I grew up playing football as a QB and I can tell you that this position is very complex - you must always be ahead of the other players, not just knowing your own assignments but everyone else's (particularly those of the backs & receivers), memorizing the playbook, knowing your pass routes, reading the defense - linebackers, the secondary, when a blitz is coming, knowing when to audible and change the play at the line of scrimmage, keeping track of play clock, knowing when to call a time-out, calling the appropriate offensive set-up, etc. 

Going back to the 'Elite 11", the show was very entertaining and educational to say the least. I watched as these young men competed for 3 days to be named to the Elite 11 squad. Some of these athletes had already signed letters of intent to play ball at major universities throughout the nation. A few others had no offers but showed promising skills to have looks from scouts go their way. 

During this particular episode, all 24 QB's would compete in passing routes and be judged on accuracy, speed, tempo, defensive reads, and ability to move the ball up field. At the end of each day, the coaches would rank all the players and post the results outside their dorms. It was at this time that players could see where they ranked among their 'competition'.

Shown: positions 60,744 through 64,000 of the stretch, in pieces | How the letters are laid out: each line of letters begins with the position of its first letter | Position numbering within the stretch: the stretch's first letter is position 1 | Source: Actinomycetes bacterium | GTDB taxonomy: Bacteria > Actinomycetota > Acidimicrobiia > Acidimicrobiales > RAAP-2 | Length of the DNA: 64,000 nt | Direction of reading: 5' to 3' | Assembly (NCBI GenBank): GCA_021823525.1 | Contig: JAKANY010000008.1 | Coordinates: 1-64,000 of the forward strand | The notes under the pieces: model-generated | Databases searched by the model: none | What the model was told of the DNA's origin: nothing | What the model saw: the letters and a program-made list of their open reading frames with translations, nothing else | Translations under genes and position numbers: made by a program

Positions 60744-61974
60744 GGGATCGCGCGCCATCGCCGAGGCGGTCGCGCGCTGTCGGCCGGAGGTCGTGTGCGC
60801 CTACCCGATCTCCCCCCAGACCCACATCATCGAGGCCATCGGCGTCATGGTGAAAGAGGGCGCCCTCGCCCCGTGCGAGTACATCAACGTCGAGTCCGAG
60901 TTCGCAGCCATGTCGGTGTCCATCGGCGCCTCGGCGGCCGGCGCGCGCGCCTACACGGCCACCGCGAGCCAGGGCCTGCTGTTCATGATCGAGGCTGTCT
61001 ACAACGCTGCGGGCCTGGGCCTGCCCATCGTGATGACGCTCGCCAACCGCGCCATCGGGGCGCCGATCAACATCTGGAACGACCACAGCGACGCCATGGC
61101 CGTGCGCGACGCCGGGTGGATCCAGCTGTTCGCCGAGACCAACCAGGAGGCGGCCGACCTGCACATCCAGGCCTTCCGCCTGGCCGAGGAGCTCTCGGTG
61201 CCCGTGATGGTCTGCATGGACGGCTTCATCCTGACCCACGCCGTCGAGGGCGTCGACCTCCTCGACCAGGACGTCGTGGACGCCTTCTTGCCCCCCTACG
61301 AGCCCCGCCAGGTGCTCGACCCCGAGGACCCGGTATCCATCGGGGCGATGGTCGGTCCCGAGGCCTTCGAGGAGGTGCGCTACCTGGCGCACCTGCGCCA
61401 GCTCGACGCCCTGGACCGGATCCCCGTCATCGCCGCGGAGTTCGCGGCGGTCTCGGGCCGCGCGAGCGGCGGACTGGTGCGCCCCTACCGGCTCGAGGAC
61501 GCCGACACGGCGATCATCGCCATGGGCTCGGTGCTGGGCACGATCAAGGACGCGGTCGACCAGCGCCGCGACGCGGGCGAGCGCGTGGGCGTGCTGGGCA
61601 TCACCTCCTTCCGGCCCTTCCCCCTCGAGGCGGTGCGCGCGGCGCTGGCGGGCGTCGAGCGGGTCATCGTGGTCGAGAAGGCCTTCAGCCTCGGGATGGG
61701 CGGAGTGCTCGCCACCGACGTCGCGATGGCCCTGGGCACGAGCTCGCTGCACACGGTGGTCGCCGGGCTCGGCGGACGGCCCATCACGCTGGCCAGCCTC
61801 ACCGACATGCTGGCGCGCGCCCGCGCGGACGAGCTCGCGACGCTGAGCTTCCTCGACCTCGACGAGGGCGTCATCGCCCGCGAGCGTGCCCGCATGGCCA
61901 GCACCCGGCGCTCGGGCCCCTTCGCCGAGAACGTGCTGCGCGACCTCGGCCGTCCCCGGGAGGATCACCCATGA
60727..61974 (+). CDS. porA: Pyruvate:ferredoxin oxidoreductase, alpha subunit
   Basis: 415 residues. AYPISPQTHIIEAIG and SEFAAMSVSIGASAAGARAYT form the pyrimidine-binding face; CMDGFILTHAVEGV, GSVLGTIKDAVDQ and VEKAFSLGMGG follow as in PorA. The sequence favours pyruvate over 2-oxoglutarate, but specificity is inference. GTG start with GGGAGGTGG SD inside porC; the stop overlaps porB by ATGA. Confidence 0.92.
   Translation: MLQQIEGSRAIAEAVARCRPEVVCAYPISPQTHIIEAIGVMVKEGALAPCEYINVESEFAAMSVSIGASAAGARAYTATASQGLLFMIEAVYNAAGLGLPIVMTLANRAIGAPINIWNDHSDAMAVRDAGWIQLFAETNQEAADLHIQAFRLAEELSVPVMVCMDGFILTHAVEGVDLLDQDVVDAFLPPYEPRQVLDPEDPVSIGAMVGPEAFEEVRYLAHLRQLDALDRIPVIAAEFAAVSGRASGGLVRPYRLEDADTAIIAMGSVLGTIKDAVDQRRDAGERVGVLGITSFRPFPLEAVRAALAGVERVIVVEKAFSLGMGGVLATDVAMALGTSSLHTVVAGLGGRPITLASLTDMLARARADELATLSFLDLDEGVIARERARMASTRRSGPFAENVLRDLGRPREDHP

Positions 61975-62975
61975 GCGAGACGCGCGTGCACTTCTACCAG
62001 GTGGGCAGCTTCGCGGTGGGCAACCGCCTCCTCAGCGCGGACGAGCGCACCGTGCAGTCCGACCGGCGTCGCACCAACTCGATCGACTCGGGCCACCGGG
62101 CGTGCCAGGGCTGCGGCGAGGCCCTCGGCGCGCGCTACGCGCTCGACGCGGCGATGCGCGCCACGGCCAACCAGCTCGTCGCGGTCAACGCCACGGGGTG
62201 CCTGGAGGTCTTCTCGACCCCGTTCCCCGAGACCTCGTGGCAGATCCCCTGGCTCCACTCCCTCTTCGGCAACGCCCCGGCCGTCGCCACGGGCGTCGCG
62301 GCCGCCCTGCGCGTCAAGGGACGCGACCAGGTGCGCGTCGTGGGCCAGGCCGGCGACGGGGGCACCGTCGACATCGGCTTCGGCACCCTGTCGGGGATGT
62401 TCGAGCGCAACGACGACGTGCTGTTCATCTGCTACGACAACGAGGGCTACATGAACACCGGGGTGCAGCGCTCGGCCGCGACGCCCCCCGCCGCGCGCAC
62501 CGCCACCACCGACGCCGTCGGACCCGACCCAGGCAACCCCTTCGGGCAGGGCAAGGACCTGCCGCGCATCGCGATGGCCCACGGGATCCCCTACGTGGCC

For some, the fuel of competing against the top QB's in the nation was more than enough to get them fired up to do better the next day. For those who finished within the top ranks had the pressure of maintaining their roster spot or move up a few notches and take their game to the next level. As each day progressed, players moved up & down the roster. However, one thing was constant among them all - the pressure to perform at their optimum. 

A 2-minute offensive specialist/coach walked into the meeting room one day and discussed the importance of scoring a touchdown within 120 seconds. How will you drive your team up field when you're team is down and the clock is ticking? What will your play calling strategy consist of? How fluidly will you orchestrate the offense to perform and be cool under pressure? It's not easy, but it's a challenge that must be taken head on in order to complete the task. 

Here's something was introduced by this offensive specialist/coach to the players that I want to share with you. It's a simple drill allowing you to evaluate yourself and how you perform under pressure. 

You all know your ABC's, right?